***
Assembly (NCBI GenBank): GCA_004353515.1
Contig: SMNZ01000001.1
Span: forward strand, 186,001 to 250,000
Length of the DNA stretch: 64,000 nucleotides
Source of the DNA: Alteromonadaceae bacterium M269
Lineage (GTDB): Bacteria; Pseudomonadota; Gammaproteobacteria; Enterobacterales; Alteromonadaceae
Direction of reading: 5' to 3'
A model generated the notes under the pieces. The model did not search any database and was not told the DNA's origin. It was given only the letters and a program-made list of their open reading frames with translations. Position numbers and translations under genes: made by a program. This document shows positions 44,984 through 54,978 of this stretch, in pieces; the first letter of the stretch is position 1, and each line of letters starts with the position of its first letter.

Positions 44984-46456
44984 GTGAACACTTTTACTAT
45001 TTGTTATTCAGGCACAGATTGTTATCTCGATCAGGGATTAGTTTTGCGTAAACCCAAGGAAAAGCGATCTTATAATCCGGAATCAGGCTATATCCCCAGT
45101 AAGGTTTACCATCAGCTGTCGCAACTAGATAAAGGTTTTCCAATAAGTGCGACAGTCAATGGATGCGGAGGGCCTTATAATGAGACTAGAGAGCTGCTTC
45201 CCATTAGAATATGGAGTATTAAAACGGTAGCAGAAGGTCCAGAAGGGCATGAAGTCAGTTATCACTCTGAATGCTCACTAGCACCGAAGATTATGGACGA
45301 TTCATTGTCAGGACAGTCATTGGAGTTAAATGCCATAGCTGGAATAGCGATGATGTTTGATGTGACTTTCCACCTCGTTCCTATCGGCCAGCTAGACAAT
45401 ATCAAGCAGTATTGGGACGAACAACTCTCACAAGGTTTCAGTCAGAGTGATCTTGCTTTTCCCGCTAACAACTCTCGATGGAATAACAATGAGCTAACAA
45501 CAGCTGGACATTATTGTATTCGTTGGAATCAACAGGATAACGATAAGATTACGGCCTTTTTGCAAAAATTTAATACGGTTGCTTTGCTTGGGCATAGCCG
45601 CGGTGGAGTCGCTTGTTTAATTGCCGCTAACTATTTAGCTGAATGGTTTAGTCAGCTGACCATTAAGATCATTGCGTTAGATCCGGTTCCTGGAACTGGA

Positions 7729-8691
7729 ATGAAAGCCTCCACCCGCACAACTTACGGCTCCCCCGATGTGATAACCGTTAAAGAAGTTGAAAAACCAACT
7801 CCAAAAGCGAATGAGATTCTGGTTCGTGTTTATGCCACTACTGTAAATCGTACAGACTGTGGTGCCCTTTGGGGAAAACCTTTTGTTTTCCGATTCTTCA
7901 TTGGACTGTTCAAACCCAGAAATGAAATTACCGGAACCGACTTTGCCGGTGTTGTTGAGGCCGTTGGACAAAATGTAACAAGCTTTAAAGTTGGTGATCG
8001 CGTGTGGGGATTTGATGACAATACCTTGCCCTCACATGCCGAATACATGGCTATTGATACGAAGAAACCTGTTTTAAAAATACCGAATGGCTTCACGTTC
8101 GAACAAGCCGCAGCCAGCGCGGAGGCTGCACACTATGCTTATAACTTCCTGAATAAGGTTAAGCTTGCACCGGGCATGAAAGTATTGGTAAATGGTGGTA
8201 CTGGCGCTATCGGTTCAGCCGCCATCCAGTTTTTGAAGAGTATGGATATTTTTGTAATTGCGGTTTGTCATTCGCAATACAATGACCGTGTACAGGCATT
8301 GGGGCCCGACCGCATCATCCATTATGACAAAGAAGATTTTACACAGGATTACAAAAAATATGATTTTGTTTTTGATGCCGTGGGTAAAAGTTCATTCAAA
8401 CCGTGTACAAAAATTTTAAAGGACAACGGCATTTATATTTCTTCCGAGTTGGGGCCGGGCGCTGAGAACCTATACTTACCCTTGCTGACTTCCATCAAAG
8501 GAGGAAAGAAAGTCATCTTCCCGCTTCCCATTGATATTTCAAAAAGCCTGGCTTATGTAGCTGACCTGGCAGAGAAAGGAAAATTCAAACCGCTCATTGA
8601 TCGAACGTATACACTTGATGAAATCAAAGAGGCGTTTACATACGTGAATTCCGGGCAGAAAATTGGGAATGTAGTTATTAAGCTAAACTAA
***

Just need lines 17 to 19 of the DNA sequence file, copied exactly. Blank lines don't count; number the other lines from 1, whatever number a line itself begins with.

45601 CGGTGGAGTCGCTTGTTTAATTGCCGCTAACTATTTAGCTGAATGGTTTAGTCAGCTGACCATTAAGATCATTGCGTTAGATCCGGTTCCTGGAACTGGA

Positions 7729-8691
7729 ATGAAAGCCTCCACCCGCACAACTTACGGCTCCCCCGATGTGATAACCGTTAAAGAAGTTGAAAAACCAACT